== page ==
In the wake of the horrendous recent terrorist attack in my city, our chief rabbi declared that the Jewish community here is “doomed” and encouraged us to buy property in Israel. With all due respect to the rabbi, he is wrong.
I am 34 years old and have lived in Barcelona since I was 4. I attended the Jewish day school, the public high school and Barcelona University. During the past three years, I have been privileged to serve as director of the Jewish community of Barcelona.
I know this historic community and its people quite well. Next year we will celebrate the centenary of our community’s re-establishment following the expulsion of 1492.
In these past 100 years, Jews from all over the world have been attracted to play an active role in the life of our community: Turkish and Greek Jews who arrived during World War I; activists who participated in the Spanish Civil War; Jews fleeing European anti-Semitism; Moroccan Jews who arrived after the independence of their native country; Latin American Jews; and large numbers of Israelis who have fallen in love with our city.
Barcelona is a dynamic Jewish melting pot. We are religiously pluralistic, blessed with four synagogues each embracing a different approach to Judaism. Like Jews everywhere, we relish arguing among ourselves. Yet one of the things that unites us is our relationship with and love of the city.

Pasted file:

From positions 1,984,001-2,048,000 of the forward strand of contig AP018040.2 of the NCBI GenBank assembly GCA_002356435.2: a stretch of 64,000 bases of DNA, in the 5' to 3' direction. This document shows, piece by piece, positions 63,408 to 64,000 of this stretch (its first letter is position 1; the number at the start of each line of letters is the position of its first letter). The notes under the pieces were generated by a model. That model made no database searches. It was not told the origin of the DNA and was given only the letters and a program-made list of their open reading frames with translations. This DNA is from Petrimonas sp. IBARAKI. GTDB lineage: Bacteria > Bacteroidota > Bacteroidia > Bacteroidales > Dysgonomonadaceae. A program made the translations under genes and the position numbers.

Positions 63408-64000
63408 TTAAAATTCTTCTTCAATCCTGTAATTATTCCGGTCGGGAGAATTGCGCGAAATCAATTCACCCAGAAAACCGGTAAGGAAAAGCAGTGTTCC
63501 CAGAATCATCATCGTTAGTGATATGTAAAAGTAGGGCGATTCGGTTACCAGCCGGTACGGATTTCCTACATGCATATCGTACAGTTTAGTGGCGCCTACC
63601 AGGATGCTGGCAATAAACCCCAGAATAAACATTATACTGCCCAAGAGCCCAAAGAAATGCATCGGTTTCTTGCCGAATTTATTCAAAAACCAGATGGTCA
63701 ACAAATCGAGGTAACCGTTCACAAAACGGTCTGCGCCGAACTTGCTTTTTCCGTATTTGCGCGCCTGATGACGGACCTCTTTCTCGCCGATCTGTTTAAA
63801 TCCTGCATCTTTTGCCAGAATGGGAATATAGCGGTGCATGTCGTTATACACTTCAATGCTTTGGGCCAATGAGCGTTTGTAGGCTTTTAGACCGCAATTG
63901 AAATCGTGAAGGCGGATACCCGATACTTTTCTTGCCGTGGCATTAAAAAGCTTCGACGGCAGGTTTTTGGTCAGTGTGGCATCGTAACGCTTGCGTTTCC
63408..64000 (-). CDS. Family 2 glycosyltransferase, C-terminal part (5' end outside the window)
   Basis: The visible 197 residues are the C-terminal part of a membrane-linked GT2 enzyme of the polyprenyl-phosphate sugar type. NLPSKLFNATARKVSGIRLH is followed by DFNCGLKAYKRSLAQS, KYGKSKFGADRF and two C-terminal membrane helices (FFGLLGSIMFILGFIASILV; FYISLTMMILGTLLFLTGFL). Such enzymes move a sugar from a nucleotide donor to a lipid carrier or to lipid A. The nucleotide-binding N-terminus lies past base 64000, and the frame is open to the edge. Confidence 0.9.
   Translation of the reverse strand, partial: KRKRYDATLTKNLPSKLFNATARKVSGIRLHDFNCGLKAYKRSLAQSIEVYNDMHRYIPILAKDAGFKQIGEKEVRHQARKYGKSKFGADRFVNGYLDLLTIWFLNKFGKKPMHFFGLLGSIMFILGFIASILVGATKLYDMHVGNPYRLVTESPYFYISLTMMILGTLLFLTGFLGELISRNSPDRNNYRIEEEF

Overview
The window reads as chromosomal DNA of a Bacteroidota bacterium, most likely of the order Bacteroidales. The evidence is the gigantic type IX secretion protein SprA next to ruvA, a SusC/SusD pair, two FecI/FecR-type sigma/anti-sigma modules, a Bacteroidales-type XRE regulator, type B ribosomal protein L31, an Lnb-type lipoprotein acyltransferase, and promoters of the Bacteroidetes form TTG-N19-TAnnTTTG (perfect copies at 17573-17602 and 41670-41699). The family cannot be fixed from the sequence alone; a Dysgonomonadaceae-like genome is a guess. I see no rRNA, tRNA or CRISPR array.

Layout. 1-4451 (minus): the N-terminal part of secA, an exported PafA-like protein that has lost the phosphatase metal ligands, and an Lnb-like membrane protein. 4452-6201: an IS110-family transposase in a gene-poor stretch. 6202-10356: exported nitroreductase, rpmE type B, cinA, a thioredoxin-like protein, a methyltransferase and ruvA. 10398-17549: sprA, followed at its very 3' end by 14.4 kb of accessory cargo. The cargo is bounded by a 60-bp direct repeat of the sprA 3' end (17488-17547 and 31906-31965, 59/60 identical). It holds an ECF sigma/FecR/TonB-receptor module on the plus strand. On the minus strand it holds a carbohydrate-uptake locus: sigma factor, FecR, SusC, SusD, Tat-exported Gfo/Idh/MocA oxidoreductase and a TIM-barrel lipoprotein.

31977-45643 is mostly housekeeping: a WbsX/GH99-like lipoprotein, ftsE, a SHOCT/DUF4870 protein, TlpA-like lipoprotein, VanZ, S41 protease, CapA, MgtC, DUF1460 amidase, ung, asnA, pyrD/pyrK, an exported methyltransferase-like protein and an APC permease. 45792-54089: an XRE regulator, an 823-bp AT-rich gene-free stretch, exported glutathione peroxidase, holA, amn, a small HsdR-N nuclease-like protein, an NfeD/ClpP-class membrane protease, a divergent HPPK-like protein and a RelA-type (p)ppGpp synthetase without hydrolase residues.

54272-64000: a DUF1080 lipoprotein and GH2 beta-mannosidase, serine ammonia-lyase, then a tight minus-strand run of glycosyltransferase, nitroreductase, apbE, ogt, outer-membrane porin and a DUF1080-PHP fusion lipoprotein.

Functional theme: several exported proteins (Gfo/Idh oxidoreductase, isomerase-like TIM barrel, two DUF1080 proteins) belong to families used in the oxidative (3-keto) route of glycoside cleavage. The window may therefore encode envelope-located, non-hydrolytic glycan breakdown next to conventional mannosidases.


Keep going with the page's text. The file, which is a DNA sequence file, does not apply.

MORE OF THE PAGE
And not without reason. Barcelona is synonymous with solidarity, welcome, peace and cultural diversity. It is a mecca for those interested in history, art, architecture, soccer and postcard landscapes. We proudly show our city to friends from abroad. Barcelona is truly an international city. It is no coincidence that those killed and injured in the terrorist attack came from 34 different countries.
We are experiencing a revival of Jewish culture. Last year, we organized the first Jewish Literature Festival. This year marks the 19th anniversary of the Jewish Film Festival of Barcelona.
The Jewish Museum and Study Center of Girona, not far from Barcelona, is a place to discover our Jewish medieval history, which includes the great Rabbi Moshe Ben Nachman, the Ramban. Many municipalities participate in the European Day of Jewish Culture.
The goal of the terrorists is to make us afraid. Barcelona is not afraid. The Jewish community here is not afraid. This cowardly act of violence will only make us stronger in our resolve to stay and grow the Jewish community of this amazing city.
Victor Sorenssen is director of Comunidad Israelita de Barcelona, the Barcelona Jewish Community.